Clostridium Difficile Colitis
Editor: Ronald T. Burkman, MD
Clostridium difficile should be suspected as a cause of acute diarrhea in patients with recent surgery or antibiotic use. Acute diarrhea is usually defined as the passage of three or more loose or watery stools in a 24-hour period. C. difficile infection can also be transmitted from person to person and thus in addition to hand hygiene, immediate isolation and contact precautions should be instituted. Good handwashing alone may be insufficient, so gloves should be used as well. Hand sanitizers are not effective. Risk factors for C. diff infection include extremes in age, prolonged hospitalization, and living in a nursing home. Clostridium difficile may frequently be cultured from asymptomatic individuals without diarrhea including hospitalized patients and those in long term care facilities. Other less common infectious causes of diarrhea (e.g. enterotoxigenic Escherichia coli, rotavirus, and others) should also be considered in refractory cases. The etiology of acute diarrhea includes a broad differential diagnosis, including infectious causes, the use of bowel stimulants (e.g. magnesium-containing antacids or proton pump inhibitors), intolerance to a specific dietary component (e.g. lactose or gluten), inflammatory bowel disease, and malabsorption.
Antibiotics commonly used in the perioperative period (e.g. clindamycin, ampicillin, cephalosporins and quinolones) may result in intestinal overgrowth of the anaerobic organism, C. difficile. This organism produces a cytotoxin and an enterotoxin, which cause the diarrhea. Symptoms include watery diarrhea (several times a day), abdominal cramping, and occasionally fever and leukocytosis. In more severe cases pseudomembranous colitis may result, which can rarely progress to a necrotizing colitis, toxic megacolon, and possible subsequent perforation with the need for colectomy. The condition may be fatal.
Patients with suspected C. difficile infections, especially if elderly, should be seen and evaluated for dehydration, shock, and surgical complications. Many of these patients will require admission to hospital for intravenous rehydration and evaluation and correction of electrolyte imbalances. Infection is diagnosed by detecting the toxin in unformed stool specimens using a number of different technologies, or by using nucleic acid amplification testing (NAAT). Endoscopy is usually not necessary to make the diagnosis and barium enema imaging is not recommended because of the risk of perforation.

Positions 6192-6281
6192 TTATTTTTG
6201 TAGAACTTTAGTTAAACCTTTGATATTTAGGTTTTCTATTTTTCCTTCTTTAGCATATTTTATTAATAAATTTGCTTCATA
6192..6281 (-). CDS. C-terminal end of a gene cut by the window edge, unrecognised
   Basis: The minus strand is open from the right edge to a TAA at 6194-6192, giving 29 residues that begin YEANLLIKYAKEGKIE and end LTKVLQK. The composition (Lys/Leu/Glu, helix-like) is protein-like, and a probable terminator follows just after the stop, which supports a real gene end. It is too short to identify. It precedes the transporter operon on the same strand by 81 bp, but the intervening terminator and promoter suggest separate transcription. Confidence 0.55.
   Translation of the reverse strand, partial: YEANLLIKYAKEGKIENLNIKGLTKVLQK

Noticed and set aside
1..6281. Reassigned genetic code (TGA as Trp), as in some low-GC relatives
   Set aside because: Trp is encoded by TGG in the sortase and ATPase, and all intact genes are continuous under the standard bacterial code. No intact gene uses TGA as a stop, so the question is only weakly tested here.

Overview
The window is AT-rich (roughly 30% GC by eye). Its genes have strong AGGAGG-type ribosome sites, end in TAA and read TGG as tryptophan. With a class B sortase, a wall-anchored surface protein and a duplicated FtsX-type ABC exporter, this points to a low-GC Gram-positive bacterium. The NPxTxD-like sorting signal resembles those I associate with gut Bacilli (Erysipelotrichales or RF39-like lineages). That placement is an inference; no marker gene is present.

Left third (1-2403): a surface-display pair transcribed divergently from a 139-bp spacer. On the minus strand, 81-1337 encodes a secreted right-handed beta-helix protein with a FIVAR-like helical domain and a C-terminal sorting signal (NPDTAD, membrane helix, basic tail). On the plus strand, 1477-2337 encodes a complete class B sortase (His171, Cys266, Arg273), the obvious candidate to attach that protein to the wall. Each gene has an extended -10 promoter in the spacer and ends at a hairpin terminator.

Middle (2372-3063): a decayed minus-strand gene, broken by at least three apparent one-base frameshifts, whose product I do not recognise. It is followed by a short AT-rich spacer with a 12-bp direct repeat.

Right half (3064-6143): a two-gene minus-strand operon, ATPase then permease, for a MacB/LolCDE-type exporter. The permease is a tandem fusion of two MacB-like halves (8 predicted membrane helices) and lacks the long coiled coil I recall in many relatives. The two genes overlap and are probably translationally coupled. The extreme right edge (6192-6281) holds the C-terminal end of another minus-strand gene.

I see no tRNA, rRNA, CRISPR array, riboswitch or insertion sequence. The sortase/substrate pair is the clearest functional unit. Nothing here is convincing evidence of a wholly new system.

Many patients will resolve their diarrhea with discontinuation of the offending antibiotic. Initial treatment with anti-diarrhea agents is controversial. The initial treatment of choice is oral vancomycin (125mg four times daily for ten days) or fidaxomicin (200mg twice daily for ten days). Metronidazole (Flagyl) at dosages of 500 mg tid for 10 days is an alternative, second-line agent. Follow-up stool assays for asymptomatic patients are not recommended as they frequently remain positive for weeks after treatment. Relapses are common (20% or more). Recurrences can be treated with more extended oral vancomycin or fidaxomicin. Patients with one recurrence are at risk for others. Probiotics may be beneficial in recurrent disease as adjuvant therapy. Fecal microbiota transplant may also be useful those patients with severe recurrent disease.
McDonald LC, Gerding DN, Johnson S, et al. Clinical Practice Guidelines for Clostridium difficile Infection in Adults and Children: 2017 Update by the Infectious Diseases Society of America (IDSA) and Society for Healthcare Epidemiology of America (SHEA). Clin Infect Dis. 2018 Mar 19;66(7):987-994. doi: 10.1093/cid/ciy149.
Initial Approval May 2012; Revised July 2018
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